Help Me Identify This Spider

This spider moved into the overhang outside my kitchen window. I first noticed it this morning, and it’s still there tonight. It’s really hard to get a decent picture, but I did the best I could. Anybody have any idea as to what kind of spider this is, or if they’re usually around here? It’s about as big as the end of my thumb (from the knuckle to the tip). It’s huge. HUUUUUUUUGE. Right now it’s fascinating to watch, but I think I’d have to move if it ever got in.



about 9 years ago

Seriously those are the best pictures you can manage? The Zapruder film of spiderdom?

Try here: http://www.cirrusimage.com/spider.htm



about 9 years ago

Hard to tell, but it looks like a barn spider. If so, we get them here, too. They're pretty cool. They build a new web every night and eat the old one during the day, then do it all over again and again and again. Their webs are beautiful, very strong and quite sticky. About a month ago I watched one make its web. They're amazing critters. If you want to get rid of it, don't kill it. They're too valuable as pest controllers, not to mention they're just plain cool. These guys seriously hate being pestered and will move on within a couple days of being screwed with. Just gently tap or blow on the web a bunch of times and/or pull off a strand or two of its web. Trust me, you'll feel like a jerk (because you are), but it works. That's how I get them to move away from our most commonly traversed areas every year out here in the middle of nowhere. Hope this helps!


about 9 years ago

I don't really want to get rid of it. It's neat to watch, and I think you're right, because that's what it does with its web.

Yes, these ARE the best pictures I could get at the time. The window is a story up from the ground (so I can't take it from outside), and I had to use the flash, which made an extremely washed out picture because of the window, which I then had to severely alter to actually see the spider. The one I managed to get during the day I snapped with my iphone (had to zoom) in the like, ten seconds it came down from the overhang. Sorry.


about 9 years ago

Wolf spider? They get gigantasaurous.


about 9 years ago

If you really dig spiders (I do) take a stroll down the skywalk over the highway to the DECC sometime.  The windows are full of em (on the outside, a safe viewing venue).  Big 'uns, too!


about 9 years ago

I second the guess of an orb weaver spider.  We get them on our garage every year and marvel in watching them.  Of course, they kind of make us a little oogy as well - they are huge!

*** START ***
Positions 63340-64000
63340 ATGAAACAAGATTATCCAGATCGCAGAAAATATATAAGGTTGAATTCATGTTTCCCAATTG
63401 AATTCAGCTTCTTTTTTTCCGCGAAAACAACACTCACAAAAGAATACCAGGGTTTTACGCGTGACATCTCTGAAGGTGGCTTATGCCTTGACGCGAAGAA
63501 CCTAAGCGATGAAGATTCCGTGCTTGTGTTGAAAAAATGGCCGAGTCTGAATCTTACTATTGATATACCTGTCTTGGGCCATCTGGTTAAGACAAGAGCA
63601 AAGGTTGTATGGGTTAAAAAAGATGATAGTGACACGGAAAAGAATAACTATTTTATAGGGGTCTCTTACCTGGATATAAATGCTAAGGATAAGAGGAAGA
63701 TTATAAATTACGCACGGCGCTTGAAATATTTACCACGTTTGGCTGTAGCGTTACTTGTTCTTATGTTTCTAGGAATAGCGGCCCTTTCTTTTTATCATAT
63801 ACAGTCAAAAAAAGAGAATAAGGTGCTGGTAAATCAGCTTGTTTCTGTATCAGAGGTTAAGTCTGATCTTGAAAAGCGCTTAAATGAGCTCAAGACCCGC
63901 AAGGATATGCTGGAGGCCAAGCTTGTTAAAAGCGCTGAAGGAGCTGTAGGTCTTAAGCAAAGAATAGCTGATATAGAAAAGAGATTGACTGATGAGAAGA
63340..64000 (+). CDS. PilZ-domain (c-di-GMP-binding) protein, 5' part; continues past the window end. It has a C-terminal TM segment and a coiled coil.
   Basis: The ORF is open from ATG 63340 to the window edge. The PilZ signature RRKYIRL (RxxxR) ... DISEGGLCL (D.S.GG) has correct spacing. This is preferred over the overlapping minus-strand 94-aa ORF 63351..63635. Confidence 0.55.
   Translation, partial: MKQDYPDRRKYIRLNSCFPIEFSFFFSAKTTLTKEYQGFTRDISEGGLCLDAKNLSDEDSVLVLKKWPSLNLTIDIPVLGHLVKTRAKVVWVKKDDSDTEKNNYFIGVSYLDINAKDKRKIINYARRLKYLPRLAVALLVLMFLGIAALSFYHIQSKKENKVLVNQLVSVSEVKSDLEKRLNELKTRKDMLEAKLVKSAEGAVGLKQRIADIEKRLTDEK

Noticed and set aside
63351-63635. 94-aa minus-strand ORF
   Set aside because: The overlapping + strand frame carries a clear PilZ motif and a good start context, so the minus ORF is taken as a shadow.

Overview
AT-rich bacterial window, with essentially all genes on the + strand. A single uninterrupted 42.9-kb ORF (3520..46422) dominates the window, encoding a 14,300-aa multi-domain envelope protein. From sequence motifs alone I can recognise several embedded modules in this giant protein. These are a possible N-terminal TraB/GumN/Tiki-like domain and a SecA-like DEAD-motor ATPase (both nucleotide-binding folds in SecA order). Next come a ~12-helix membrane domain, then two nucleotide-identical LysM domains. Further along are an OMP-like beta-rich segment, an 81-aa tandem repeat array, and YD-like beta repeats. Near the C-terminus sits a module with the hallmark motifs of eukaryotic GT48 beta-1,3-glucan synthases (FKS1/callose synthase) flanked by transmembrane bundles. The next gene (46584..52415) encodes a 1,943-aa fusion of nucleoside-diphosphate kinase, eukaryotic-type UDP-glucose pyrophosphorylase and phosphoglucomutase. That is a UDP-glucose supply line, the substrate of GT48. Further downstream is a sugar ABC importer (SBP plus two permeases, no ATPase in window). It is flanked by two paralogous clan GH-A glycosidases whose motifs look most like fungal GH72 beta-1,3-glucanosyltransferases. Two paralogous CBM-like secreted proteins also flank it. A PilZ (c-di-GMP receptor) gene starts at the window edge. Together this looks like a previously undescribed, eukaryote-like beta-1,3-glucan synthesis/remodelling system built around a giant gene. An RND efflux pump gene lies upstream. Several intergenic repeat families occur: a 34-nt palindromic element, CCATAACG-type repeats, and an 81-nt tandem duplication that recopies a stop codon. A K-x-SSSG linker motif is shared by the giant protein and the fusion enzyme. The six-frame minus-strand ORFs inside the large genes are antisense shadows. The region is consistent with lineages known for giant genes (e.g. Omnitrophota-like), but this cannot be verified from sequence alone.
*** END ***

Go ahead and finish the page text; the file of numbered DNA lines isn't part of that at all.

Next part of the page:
about 9 years ago

We have one, too! I noticed it Sunday. It built a huge web connecting the side of our house to a hanging plant on the porch. It's just a monster spider. I went outside to get another look at it just now, and it isn't there. That really gives me the willies.


about 9 years ago

I love this thread -- no pun intended. Now I'm looking everywhere.


about 9 years ago

I cannot recommend this website enough:

Warning: this has lots of pictures of bugs - closeups, detail shots, etc. If you are at all squeamish about bugs, DO NOT GO TO THIS WEBSITE!

Another good place to see large spiders is on the outside of the windows at the old Top of the Harbor (now JJ Astor's) restaurant at the Radisson.

Paul Lundgren

about 9 years ago

Speaking of bugs, has everybody noticed the massive increase in mosquito and dragonfly activity in the past couple days?

Go spiders! Go dragonflies! Eat! Eaaaat!


about 9 years ago

Funny you mention the dragonflies ... just a few minutes ago before it got dark I was noticing the sky was just buzzing with huge dragonflies.  Isn't it late for them to be around en mass?


about 9 years ago

The reason there are so many bugs this summer is because of the wet weather. My house and barn is FULL of those HUGE spiders, way more so than recent years. The wetter weather means more mosquitoes, hence the increase in dragonflies and other insects. A County Extension dude told me that the spiders thrive in this weather and grow in size accordingly. At least the wet weather reduces the grasshopper population.


about 9 years ago

It's also about timing. The mosquito population in my neighborhood has been way down this summer due to "when" we got the rain. It was dry during the critical hatch period, so we've had a lot fewer this year.


about 9 years ago

The Big E:  I really liked that link to info on dragonfly migrations.  I had no idea about most of this stuff. Very cool, thanks.

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